Creative Story Writing Contest Winners Announced

Mosaic Templars Cultural Center - Thursday, July 06, 2017

Mosaic Templars Cultural Center hosted its first ever Creative Story Writing Contest in conjunction with Juneteenth 2017. The theme was “Freedom” and the contest was open to students in grades 2-12. The four winning students, along with excerpts from their stories, are listed below.

Angela Lou, “Walking to the Light”

At midnight, Elizabeth took her bundle of the few things she owned and crept out. Following the North Star, Elizabeth went on her way through the forests and rivers. I don't care if I get caught, thought Elizabeth, I would risk everything for freedom.

In the last few days, Elizabeth had been walking nonstop during the night and was careful not to get caught. Surviving on stolen food, nuts, berries, and wild vegetables, Elizabeth managed to make it to Lake Erie.

Arriving at the lake, Elizabeth sneaked onto a boat and hid on the deck. She stood up and pretended to be one of the passengers when the boat started to cross the lake to Canada.

All Elizabeth thought of was freedom. Freedom and her friends, Caroline Alice Smith and Charles James Smith. She didn't think about the torture she had suffered or her painful past. Instead, she looked forward to a hopeful future, a future of being free.

Anna Reynolds, “My Boy in Heaven”

Then, I realize the only thing possible: a distraction. Before my husband can stop me, before anyone can stop me, I shove Abigail into his arms, and whisper, “Take care of our baby, Henry.” I kiss him on the lips, and run to the guards, away from the others. “Over here! Over here!” I scream, my dark hand waving in the air. One of the white men spots me, and runs over, calling over his shoulder. My husband can’t even risk looking back as he runs away with Abigail, my sweet child.

The white man grabs my arms, and forces them behind my back. I cry out in pain, my back still sore from the heavy lifting I was forced to do. He points his gun at me. I hear the bullet ring as it sails through the air, and hits me.

Lord, let me join my boy up in Heaven. Let me join my sweet boy. I fall to the ground, and I see a light ahead. An otherworldly light. I see Jesus, his hand on my boy’s shoulder. I see my boy, my sweet, beautiful boy, Ben, waving to me. He beckons for me to come to him. The last I see is the light growing, until I am in Heaven. Until it is I with my hand on my boy’s shoulder. Until it is I, with my boy in Heaven.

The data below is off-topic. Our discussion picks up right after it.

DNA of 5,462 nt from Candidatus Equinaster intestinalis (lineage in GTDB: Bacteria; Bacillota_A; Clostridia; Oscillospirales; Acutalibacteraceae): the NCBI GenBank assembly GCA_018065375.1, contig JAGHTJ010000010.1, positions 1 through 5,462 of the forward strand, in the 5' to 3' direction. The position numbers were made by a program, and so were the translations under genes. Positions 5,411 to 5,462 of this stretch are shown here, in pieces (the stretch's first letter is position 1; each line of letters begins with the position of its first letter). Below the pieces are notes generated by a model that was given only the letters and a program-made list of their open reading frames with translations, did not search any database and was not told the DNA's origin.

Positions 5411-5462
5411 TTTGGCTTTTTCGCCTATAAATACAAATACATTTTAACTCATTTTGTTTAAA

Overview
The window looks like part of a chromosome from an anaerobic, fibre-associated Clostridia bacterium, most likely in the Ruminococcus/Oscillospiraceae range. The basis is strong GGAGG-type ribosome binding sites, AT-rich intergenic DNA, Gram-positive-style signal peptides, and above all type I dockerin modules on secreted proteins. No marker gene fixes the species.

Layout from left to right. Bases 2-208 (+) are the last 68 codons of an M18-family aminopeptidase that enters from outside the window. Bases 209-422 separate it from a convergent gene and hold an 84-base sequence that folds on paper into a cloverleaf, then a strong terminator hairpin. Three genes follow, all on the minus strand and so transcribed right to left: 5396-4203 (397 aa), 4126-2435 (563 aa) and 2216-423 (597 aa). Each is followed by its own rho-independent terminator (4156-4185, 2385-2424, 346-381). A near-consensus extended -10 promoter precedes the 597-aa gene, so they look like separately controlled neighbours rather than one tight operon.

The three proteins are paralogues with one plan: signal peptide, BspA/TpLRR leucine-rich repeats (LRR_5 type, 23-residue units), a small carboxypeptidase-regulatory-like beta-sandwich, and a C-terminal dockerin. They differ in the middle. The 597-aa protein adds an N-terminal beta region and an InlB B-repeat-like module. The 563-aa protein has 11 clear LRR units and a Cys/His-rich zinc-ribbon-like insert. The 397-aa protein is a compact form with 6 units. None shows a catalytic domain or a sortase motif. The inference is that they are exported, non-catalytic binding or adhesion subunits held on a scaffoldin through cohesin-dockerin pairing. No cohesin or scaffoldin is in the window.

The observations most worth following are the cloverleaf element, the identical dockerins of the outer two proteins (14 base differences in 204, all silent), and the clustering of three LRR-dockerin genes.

Sydney Montgomery, “Freedom Story”

Kaya loved music and when music came to her mind it made her think of freedom. The thought of music made Kaya feel free. And when she would have a bad day, listening to music made her feel happy. Kaya sang at home, at her local church and in her school choir. The songs that she sang always had a powerful spirit of freedom in each note. Through her research, she came to know the powerful place in history that Marian Anderson had while singing at The March on Washington and how James Brown was able to stop a riot in Boston, after the assassination of Dr. Martin Luther King Jr. She even learned how past greats like Harry Belafonte not only sang, but spoke truth to power, as a political activist. Kaya’s research took her overseas, as she studied great musicians like Dizzie Gillespie and Louis Armstrong, who traveled internationally and served as a kind of ambassador for America. The knowledge she gained changed her as a young girl and motivated her to get more involved with music.

Michal Griffith, “John’s Fight for Freedom”

Many black activists/leaders inspired him to quit smoking. Every time he took the medicine he was one dose closer to quitting. Soon after quitting he opened a tobacco therapy clinic with his help other people quit too.

John’s clinic was so popular he was recognized by the BBB (Better Business Bureau). John was even asked to be on a local news show and on national T.V.

Later in life, John got married and had twins. John’s success as an entrepreneur was phenomenal. John has overcome many obstacles in life. You will too.

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